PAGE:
What is it?

I've been collecting unusual objects for quite a while, and several years ago I started posting them on this site as puzzles for visitors to figure out what they are. Most of the items are mine but a few belong to others, if you aren't interested in tools there are plenty of other type objects that have also been posted.

For first time visitors I recommend this archive for a wide variety of some of my best pieces.

Thursday, January 10, 2008

Set 214

1191. This unidentified device was found in 1954, the 3-3/4" x 3" x 3-1/2" high unit is made of steel and weighs about 3 pounds. Followers on three shafts ride on a solid steel ball of about 1" diameter.




























1192. 17-3/4" long, probably from the 1960's:

Take a look at Neatorama for more guesses on this tool, where Alex is giving away two t-shirts as prizes, one for the first correct answer and another for the most humorous guess.



















1193. 18-1/2" long, submitted by a visitor who is looking to find the purpose of this lanyard; it can be adjusted by sliding the piece around the cords:
















1194. This photo was taken by Simon while on his trip to Tokyo:
















1195. 7" long:



















1196. 3-3/4" long, another one submitted by a visitor:

























































To submit photos, click on the profile link at the upper right to find my email address.




























Answers
























Below is last week's set, click here to view the entire post:








More discussion and comments on these photos can be found at the newsgroup rec.puzzles.

12 Comments:

  • 1191 is a co-ordinate converter. Think of it as a heavy-duty mouse or trackball. The two output shafts (right side, photo 3) are mutually orthogonal (sine & cosine). The two input shafts (also sine & cosine) are on the same face (corner and middle of right face, top photo). Photo 2 shows just a hint of how the center shaft drives the ball. [thanks Greg]

    By Anonymous Anonymous, at 1/10/2008 9:11 AM  

  • 1194. Looks like a toilet flush mechanism.
    1195. Worlds most wimpy crimper.
    1196. Hydrant key.
    1191. I agree about the co-ordinate converter. I initially thought it was a limited slip transmission.

    By Anonymous Anonymous, at 1/10/2008 9:35 AM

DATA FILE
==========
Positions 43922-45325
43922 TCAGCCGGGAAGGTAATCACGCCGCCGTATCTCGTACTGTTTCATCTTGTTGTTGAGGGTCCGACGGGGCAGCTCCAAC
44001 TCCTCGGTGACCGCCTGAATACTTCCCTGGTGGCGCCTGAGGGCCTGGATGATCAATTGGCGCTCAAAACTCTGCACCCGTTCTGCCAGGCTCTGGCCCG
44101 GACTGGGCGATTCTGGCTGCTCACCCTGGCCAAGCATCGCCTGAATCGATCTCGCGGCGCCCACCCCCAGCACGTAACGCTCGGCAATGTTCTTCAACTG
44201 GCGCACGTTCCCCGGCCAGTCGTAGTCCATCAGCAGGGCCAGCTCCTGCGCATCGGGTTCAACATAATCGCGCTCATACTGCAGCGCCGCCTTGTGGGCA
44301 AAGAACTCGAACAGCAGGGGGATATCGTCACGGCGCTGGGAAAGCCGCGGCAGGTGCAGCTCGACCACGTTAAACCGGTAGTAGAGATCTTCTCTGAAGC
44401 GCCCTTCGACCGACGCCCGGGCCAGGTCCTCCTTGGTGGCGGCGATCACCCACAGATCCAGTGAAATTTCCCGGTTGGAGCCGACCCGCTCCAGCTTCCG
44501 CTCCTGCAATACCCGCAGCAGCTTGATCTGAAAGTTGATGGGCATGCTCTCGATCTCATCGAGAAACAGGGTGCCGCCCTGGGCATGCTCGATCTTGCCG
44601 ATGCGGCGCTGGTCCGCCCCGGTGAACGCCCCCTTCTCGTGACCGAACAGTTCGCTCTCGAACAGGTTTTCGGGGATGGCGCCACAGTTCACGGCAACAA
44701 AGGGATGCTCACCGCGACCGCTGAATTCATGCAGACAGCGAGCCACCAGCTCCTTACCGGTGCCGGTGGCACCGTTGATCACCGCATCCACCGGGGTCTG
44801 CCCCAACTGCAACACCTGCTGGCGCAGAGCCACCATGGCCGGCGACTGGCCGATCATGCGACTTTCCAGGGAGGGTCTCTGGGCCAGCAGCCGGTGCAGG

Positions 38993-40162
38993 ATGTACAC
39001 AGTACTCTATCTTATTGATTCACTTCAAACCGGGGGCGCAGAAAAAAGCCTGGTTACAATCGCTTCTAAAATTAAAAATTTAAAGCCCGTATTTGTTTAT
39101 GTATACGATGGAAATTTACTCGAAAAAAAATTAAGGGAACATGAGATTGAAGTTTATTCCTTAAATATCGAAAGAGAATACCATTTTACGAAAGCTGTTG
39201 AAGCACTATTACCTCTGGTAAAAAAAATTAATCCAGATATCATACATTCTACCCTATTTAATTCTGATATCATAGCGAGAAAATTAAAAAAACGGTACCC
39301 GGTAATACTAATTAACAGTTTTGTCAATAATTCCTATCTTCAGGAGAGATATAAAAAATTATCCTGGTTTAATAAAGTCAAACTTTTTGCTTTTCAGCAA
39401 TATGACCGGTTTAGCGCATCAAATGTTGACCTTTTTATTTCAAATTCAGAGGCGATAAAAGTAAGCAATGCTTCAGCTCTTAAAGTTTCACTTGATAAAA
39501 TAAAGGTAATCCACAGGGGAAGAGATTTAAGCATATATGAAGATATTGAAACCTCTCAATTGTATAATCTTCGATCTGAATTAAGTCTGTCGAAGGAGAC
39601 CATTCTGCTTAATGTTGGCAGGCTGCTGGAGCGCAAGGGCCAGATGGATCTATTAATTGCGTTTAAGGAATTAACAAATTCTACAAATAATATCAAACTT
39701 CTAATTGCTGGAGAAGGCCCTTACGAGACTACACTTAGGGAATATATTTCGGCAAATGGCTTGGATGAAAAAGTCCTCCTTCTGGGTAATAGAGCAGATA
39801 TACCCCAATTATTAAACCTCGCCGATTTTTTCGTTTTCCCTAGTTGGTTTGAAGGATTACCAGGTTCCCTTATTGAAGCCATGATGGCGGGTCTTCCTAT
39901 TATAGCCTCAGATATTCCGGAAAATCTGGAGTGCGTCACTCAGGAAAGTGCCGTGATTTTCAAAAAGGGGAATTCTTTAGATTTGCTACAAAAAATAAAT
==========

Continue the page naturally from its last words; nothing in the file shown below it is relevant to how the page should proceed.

• 1195 nut cracker

    By Anonymous Anonymous, at 1/10/2008 10:29 AM  

  • 1191 - Greg corrected his own first post...
    Input is rho/theta, output is sin/cos.

    By Anonymous Anonymous, at 1/10/2008 10:35 AM  

  • 1191. How about a gradual gear shifting mechanism (you know the ones mounted on some bikes, only bigger)

    1195. Nut cracker, the small grip is for pine nuts.

    By Anonymous Snale, at 1/10/2008 11:06 AM  

  • Looks like 1196 is a conductor's key. Train conductors over here (Netherlands, Germany) typically carry these keys to twist controls that open doors and change switches.

    By Anonymous Anonymous, at 1/10/2008 11:16 AM  

  • 1192 is used to lock-unlock car doors on the big old sedans from the drivers seat

    By Anonymous Anonymous, at 1/11/2008 12:45 AM  

  • 1194 some sort of travel
    ballcock to attach to a tap
    to stop the sick overflowing.

    By Anonymous Anonymous, at 1/11/2008 4:39 AM  

  • 1995 It's very funny to find this object in "strange object", cause nut cracker are very common in France and most of people they like nuts have one at home here. Big hole for walnuts and small hole for hazelnuts.

    By Anonymous Soph, at 1/11/2008 7:23 AM  

  • >1995 It's very funny to find this object in "strange object", cause nut cracker are very common...


    It does look like a nutcracker but it was sold for another very specific purpose.

    By Blogger Rob, at 1/11/2008 7:58 AM  

  • 1195 -- not a nutcracker, but used for seafood to crack open lobster/crab shells

    By Blogger Alex, at 1/11/2008 9:52 AM  

  • >It does look like a nutcracker but it was sold for another very specific purpose.

    Sorry!!

    By Anonymous Soph, at 1/12/2008 10:00 PM  

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